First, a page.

Belfast Telegraph

Greeks agree £9bn in cuts

Coalition accepts new measures to keep country in euro

Greek prime minister Antonis Samaras has talked the junior partners in his fragile coalition government into dropping objections to new spending cuts demanded by the debt-crippled country's bailout creditors, averting a crisis that could have eventually forced the country to abandon the euro.

Without the €11.5bn (£9bn) package of cuts for 2013 and 2014, Greece would lose access to the international loan programme which is protecting it from bankruptcy and would probably be forced out of the common European currency.

"The prime minister said that it must be accepted - as a necessary condition for our country to remain in the eurozone and to be able to negotiate further - to further cut public spending by €11.5bn euros," finance minister Yannis Stournaras said.

"That position was accepted." Socialist Pasok leader Evangelos Venizelos said he abandoned demands for some of the cuts to be delayed to avoid bringing down the six-week-old government and forcing new elections in the beleaguered country.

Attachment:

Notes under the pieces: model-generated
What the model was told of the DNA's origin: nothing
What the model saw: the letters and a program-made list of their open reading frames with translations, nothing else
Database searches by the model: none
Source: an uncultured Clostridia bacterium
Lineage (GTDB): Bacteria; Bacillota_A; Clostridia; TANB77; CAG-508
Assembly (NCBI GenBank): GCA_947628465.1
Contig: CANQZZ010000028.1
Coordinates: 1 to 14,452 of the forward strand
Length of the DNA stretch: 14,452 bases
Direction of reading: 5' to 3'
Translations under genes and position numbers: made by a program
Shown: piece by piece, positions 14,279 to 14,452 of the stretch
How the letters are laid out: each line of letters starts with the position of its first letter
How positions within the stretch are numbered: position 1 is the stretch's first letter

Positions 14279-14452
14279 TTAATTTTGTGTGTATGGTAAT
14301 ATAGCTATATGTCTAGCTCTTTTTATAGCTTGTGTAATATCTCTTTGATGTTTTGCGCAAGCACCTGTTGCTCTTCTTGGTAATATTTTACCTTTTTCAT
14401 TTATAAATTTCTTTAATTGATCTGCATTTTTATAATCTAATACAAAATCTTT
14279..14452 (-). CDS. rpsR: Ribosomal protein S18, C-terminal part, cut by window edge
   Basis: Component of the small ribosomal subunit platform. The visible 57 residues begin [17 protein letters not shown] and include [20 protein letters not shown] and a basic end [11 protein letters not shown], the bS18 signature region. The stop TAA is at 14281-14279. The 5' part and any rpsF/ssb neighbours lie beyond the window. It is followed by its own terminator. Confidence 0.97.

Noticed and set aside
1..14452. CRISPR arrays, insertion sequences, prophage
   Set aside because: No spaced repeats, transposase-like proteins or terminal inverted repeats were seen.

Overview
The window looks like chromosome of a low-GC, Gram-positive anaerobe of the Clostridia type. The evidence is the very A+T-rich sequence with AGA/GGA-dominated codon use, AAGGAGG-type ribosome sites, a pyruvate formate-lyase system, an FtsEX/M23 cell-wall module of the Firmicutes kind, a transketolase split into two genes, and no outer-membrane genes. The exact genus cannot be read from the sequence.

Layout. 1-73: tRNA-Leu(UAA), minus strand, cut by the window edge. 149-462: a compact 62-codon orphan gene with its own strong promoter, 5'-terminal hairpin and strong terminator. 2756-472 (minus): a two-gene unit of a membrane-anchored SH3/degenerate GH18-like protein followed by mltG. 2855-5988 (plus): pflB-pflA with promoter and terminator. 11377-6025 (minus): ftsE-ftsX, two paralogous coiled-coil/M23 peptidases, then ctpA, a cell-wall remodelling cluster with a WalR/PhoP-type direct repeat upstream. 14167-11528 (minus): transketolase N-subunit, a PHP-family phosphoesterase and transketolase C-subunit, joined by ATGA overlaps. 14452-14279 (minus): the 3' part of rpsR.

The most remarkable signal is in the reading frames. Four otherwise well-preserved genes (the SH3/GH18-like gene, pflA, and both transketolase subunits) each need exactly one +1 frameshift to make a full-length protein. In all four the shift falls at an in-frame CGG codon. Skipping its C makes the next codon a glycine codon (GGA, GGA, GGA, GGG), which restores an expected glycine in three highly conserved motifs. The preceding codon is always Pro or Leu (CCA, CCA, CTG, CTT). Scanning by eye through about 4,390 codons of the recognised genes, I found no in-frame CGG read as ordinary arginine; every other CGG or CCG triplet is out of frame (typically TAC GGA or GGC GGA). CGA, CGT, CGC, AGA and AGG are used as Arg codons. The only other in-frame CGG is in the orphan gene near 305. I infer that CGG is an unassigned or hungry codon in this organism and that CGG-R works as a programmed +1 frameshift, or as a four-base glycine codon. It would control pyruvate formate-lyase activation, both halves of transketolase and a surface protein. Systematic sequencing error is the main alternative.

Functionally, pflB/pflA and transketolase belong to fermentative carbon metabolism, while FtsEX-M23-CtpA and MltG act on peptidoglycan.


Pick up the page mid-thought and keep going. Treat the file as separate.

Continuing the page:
"If the prime minister believes that the immediate adoption of all the €11.5bn euros measures will then allow him to negotiate (with creditors) and that only that will secure payment of the next loan instalments and the country's position in the euro, I am obliged to accept his estimate," Mr Venizelos told reporters.

"We will not lead the country to elections."

But Mr Venizelos insisted that the new cutbacks should not involve "unfair, across-the-board measures".

He was speaking after two hours of talks with Mr Samaras, a conservative, and Fotis Kouvelis, head of the moderate Democratic Left party. It was their third meeting in less than a week.

Mr Kouvelis said the only agreement was that the government would "make a specific proposal" on the package, without providing any details of when that would happen.

He said party leaders "only discussed chapters and not specific numbers", and pledged to avoid further pain for less well-off Greeks.

International bailout creditors are continuing to closely scrutinise the country's lagging austerity and reform programme and should they produce a negative report next month it would probably lead to the vital rescue loans being halted.

That would leave the government unable to pay pensions, salaries and service its debts, which in turn could force Greece to abandon Europe's common currency, unleashing a global market tsunami.

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